Nothing quite prepares you for the spectacular first view of Maldonado’s latest and most revolutionary eco-friendly winery, Vina Eden. The rolling hills and plains of the pampas rise up steeply at the village of Pueblo Eden, and sitting atop Cerro Negro, an 800 foot rocky outcrop is a futuristic, almost surreal metal and glass winery. Rising up three levels to maximise the force of gravity during vinification, Vina Eden also features two wind turbines which provide power for the bodega and local village, while crisscrossed with the neat parcels of vines down below are graphic screens of solar energy panels. The huge investment for this groundbreaking project comes from Brazilian entrepreneur Mauricio Zlatkin. Innovation extends to the cellar too, where Tulip-shaped cement tanks for ageing, not coated as is usual with epoxy, dominate the winemaking process. And quality is high, with just 60,000 bottles produced each year from the7 hectares that have been planted since 2009. I tasted a surprising Pinot Noir rose, crisp and fruity, along with the smooth unoaked Tannat Cemento, but it is the zero-dosage Brut Nature Method Champenoise that stands out during a tasting.

While Vina Eden is inland from Uruguay’s famed glamour beach resort of Punta del Este, you need to go further up the coast as far as the latest fashionable seaside hideaway, Jose Ignacio, to discover another new creative and innovative winery, Bodega Oceanica Jose Ignacio, a project that encompasses art and architecture as much as wine. Marcelo and Natalia Conserva made a second start to their lives after successful business careers to build a dramatic rusty-red metallic gravity-led cellar, commissioned immense sculptures by local Uruguayan artists for both their vineyards and olive groves, while even the wine boxes are collage-like works of art. 22 of their 30 hectare property produces award-winning olive oil, while the 7 hectares of vines are predominantly Albarino and Pinot Noir. Their multinational Flying Winemaker, Hans Vinding Diers, is based in Patagonia, and while supervising the 2020 harvest, tells me that, “we are making clean, precise wines that speak of this unique ocean terroir – easy to drink, not needing to be aged, with a saline, maritime character.”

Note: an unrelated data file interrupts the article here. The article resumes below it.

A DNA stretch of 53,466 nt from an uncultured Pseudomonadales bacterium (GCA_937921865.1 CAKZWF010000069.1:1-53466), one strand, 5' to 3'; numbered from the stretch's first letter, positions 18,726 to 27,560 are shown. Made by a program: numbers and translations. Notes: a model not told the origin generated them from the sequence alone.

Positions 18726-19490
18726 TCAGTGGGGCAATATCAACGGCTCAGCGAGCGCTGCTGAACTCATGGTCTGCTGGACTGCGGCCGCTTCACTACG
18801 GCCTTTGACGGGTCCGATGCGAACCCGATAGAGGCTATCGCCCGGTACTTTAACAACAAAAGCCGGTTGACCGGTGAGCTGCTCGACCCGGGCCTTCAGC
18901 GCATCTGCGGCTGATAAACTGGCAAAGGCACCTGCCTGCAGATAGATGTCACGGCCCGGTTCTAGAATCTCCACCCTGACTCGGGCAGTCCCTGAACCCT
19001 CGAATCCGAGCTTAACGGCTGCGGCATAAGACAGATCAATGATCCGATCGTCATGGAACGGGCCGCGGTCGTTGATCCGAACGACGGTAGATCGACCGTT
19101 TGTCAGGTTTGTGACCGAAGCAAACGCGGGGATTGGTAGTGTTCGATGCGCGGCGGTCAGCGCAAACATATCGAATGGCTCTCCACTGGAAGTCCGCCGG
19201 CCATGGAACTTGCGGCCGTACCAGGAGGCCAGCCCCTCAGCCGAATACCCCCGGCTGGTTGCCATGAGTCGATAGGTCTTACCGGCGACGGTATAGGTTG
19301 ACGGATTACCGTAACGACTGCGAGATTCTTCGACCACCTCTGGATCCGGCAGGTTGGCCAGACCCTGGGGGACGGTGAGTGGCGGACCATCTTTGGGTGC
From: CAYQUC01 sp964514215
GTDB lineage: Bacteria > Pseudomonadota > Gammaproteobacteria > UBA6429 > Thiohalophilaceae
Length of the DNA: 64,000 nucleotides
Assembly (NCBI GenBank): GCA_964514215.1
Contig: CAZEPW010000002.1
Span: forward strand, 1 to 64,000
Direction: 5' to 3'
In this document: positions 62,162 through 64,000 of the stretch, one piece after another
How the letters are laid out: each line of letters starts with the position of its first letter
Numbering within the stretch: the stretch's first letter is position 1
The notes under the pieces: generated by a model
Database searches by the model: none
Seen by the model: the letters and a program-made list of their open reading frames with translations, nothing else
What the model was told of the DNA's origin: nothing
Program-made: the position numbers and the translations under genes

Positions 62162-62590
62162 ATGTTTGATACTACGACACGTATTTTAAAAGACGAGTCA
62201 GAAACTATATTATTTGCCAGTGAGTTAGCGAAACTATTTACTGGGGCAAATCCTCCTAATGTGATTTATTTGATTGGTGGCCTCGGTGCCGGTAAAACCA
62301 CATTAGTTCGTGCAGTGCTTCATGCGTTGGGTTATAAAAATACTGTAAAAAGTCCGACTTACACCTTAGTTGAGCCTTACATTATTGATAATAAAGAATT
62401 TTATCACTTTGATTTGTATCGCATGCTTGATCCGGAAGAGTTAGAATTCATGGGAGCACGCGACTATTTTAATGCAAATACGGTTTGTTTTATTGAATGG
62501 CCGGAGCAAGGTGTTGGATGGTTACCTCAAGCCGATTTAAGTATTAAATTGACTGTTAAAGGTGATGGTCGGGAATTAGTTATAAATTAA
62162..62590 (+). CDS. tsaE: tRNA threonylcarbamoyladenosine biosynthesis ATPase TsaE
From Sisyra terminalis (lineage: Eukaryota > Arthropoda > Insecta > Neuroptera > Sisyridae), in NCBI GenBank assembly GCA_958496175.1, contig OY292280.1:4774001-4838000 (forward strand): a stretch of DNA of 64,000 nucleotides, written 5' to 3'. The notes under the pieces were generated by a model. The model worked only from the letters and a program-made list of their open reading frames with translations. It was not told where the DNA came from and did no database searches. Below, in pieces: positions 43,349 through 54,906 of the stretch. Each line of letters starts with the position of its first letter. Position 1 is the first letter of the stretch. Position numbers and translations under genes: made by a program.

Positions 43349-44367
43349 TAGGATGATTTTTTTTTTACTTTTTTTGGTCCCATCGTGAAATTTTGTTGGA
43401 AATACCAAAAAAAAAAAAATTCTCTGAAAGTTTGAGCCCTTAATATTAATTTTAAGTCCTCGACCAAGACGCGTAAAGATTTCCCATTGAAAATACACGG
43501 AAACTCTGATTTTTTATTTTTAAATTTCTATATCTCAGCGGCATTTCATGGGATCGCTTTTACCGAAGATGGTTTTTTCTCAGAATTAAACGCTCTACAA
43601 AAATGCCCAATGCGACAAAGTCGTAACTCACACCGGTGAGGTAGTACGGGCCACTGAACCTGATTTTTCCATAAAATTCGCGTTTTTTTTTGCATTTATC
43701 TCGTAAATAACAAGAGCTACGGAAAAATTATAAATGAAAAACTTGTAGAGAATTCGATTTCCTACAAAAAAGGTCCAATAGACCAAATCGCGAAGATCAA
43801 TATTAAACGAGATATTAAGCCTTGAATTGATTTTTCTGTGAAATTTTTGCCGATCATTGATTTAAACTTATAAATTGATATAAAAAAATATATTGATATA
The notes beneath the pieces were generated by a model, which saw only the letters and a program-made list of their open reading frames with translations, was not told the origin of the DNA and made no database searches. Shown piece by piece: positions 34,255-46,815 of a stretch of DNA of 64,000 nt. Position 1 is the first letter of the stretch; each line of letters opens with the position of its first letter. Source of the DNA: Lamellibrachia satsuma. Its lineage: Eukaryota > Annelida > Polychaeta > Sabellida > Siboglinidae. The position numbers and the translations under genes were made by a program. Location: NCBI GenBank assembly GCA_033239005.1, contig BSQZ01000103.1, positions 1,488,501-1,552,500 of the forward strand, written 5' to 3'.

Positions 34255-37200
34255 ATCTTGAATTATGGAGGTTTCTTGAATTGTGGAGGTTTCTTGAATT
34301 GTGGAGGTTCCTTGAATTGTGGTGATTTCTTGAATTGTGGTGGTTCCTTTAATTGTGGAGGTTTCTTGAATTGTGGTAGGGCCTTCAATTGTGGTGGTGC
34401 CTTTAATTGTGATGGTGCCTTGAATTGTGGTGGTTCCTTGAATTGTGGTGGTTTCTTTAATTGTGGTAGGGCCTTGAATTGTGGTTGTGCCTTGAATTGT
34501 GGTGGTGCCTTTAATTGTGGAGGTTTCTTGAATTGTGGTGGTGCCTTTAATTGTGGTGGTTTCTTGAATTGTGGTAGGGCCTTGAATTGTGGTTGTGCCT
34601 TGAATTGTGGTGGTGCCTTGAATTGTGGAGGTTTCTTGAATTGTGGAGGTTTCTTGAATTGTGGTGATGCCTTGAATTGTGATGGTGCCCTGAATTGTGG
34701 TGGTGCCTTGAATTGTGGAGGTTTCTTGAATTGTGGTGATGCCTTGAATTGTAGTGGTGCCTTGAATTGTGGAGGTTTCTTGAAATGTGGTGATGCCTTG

The winery that defines Maldonado and for many defines modern Uruguay winemaking is Bodega Garzon. It is certainly a unique state-of-the-art project that has already been elected top winery in South America. While the two driving forces creating and inspiring Garzon wines are Uruguayan – agronomist Eduardo Felix and cellar manager German Bruzzone – the financing and unique concept of Garzon comes from Argentinian, Alejandro Bulgheroni , who owns 15 wineries across the globe, from Mendoza and Napa to Bordeaux and Tuscany. Garzon was a dusty rural pueblo before he invested in 1,000 hectares, recognising the tremendous potential of Maldonado to produce high quality wines. It is no coincidence that the rolling vine-clad hills are known as Uruguay’s Tuscany, and the 240 hectare vineyard he has planted so far already produce some 2 million bottles. I follow Eduardo round the vineyrad as he scuttles between tiny parcels of immaculate vines, sipping Uruguay’s other favourite drink, Mate, from his metallic mug, vacuum flask wedged in his elbow. He was the winemaker who first planted Albarino in Uruguay, and is rightly proud of their Petit Clos Albarino, harvested at night, fermented in cement tanks then aged in a unique cigar-shaped Vicard barrel. An exceptional wine.

Winelovers can easily spend a whole day enjoying Bodega Garzon, from hiking and picnicking in the vineyards, creating your own blend with an oenologist or a cooking lesson with the Bodega’s gourmet restaurant chef, Ricki Motta. The cuisine here is under the watchful eye of Argentina’s world renowned chef, Francis Mallmann, who has his own restaurant and hotel in Garzon village. My last memory of this Uruguay wine trip was a memorable wine pairing lunch looking out over the vineyard with my Garzon and Inavi hosts. Wonderful wines, delicious food, great company – every reason to plan a return trip as soon as the world returns to some kind of post-Covid normality.